Where’s the beef?

Texas coworking giant sticks a fork in company-bought meat

Texas coworking giant sticks a fork in company-bought meat

Southside Market meats
Meat is no longer allowed on WeWork's company dime. Photo by Rachel Bracewell

Global coworking giant WeWork, which operates five locations in Austin, has a bone to pick with meat. In a bid to ease environmental burdens, the company has barred red meat, pork, and poultry from being served at WeWork-sponsored events or being purchased on WeWork’s dime.

In an email originally obtained by CNN, that word of the meat-free policy came via a memo from WeWork co-founder Miguel McKelvey.

“New research indicates that avoiding meat is one of the biggest things an individual can do to reduce their personal environmental impact — even more than switching to a hybrid car,” McKelvey wrote.

WeWork employees and members still can eat meat at the company’s coworking sites, as long as the company doesn’t pay for it, according to media reports. Also, WeWork members can serve meat they’ve purchased on their own at events held at WeWork locations.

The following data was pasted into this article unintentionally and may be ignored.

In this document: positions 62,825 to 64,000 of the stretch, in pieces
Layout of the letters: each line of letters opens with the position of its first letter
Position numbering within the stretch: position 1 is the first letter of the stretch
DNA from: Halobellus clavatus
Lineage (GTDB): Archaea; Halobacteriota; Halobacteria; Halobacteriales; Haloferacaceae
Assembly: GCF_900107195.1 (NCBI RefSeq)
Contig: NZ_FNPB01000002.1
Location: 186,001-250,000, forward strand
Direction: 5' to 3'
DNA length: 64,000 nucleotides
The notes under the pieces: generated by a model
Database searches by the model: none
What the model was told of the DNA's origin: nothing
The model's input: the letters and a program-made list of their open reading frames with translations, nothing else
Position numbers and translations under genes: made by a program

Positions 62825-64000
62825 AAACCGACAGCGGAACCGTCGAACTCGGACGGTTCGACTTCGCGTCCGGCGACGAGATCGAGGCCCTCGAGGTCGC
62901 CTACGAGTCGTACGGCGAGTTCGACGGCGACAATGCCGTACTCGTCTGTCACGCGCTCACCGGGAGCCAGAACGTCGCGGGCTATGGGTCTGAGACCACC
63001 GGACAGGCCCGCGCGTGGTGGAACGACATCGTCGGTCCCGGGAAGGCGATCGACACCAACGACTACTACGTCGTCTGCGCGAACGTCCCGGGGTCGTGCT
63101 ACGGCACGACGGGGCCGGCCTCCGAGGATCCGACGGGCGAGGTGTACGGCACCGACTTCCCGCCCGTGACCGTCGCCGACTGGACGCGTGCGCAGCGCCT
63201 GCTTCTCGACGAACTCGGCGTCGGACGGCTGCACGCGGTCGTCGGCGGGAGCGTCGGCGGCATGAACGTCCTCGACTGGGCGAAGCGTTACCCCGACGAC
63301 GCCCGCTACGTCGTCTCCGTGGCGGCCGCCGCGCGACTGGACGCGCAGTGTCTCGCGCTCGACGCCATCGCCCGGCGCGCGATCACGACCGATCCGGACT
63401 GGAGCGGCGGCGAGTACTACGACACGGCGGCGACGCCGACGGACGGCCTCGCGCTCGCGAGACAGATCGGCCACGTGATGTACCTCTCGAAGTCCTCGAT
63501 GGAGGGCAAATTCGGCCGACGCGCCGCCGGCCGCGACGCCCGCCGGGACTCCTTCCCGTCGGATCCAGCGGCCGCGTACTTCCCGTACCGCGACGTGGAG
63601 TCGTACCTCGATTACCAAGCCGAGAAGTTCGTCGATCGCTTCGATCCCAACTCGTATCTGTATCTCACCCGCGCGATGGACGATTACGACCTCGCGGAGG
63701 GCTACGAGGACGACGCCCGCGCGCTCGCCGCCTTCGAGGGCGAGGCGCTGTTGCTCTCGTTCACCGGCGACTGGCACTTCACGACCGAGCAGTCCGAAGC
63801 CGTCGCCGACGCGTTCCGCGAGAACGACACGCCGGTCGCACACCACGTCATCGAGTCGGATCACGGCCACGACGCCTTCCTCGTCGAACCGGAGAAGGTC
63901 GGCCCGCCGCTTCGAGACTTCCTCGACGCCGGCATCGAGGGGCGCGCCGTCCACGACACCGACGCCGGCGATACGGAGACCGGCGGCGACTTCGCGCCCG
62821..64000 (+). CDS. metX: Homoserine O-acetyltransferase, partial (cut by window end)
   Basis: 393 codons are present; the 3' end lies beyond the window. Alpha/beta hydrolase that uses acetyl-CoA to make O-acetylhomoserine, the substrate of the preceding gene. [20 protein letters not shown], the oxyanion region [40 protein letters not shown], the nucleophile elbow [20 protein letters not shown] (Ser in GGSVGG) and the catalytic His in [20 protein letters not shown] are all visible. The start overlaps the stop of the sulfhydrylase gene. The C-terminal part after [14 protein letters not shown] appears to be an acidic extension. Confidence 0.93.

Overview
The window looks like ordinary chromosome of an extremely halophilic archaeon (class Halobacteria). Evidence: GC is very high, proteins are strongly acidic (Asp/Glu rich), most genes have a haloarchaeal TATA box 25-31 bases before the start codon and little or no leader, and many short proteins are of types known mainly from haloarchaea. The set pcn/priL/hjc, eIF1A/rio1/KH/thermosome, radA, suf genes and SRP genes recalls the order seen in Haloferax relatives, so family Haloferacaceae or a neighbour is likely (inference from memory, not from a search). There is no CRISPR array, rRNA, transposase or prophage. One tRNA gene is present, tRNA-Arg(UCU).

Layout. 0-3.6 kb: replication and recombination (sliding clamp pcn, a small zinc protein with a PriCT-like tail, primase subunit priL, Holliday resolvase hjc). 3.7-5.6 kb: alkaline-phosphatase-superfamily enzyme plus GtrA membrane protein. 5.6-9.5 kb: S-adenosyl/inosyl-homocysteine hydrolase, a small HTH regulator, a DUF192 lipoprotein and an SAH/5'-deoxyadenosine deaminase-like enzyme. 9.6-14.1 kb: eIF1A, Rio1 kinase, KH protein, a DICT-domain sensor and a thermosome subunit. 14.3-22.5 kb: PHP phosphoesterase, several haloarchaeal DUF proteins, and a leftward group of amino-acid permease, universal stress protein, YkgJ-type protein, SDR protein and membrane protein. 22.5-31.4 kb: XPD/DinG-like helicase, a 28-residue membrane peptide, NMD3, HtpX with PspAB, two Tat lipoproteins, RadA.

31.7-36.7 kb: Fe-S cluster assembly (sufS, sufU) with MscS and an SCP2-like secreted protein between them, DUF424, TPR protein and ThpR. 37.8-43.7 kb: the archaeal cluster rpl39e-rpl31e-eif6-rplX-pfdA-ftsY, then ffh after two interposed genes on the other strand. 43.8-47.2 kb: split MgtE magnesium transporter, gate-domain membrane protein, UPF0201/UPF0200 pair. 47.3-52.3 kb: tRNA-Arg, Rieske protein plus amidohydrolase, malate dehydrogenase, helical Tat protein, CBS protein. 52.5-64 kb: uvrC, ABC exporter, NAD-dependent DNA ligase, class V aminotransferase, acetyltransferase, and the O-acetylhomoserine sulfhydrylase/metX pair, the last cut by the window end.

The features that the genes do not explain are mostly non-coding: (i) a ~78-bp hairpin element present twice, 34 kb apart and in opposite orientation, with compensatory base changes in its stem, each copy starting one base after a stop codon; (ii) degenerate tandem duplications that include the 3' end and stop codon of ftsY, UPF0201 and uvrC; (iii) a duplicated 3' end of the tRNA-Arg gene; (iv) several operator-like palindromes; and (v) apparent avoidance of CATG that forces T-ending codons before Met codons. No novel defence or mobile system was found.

However, reimbursement for purchases of hamburgers, steaks, chicken, or any other meat made on behalf of the company will vanish from WeWork expense reports. And meat products will disappear from self-service food and drink kiosks at roughly 400 WeWork locations.

“We have made a commitment to be a meat-free organization,” McKelvey declared.

McKelvey’s memo cites research indicating that WeWork can save an estimated 16.7 billion gallons of water, 445.1 million pounds of carbon emissions, and more than 15 million animals by 2023 thanks to the meat ban.

Slate.com writer Felix Salmon (yes, Salmon) labeled the meat prohibition “tyrannical.” He complained that from a cultural standpoint, the WeWork policy makes little sense. 

“If office managers want to serve delicious and healthy vegetarian food for their employees, that’s fantastic, but the ease of doing so, and the degree to which those employees will embrace the meal, varies wildly from city to city and from country to country,” Salmon wrote.

In Austin, Facebook users reacted to the no-meat mantra with the same fervor that Franklin Barbecue customers would if the famed barbecue joint ran out of brisket before they finally reached the front of the line.

“I get it, but how’s this going to work in Austin, one of the BBQ meccas of the world???” one local Facebook user wondered.

Yet another Facebook user in Austin promised to take this action: “Next time I get a chance to work at WeWork, I’m going to go get a large order of BBQ from Coopers to-go and eat it there.”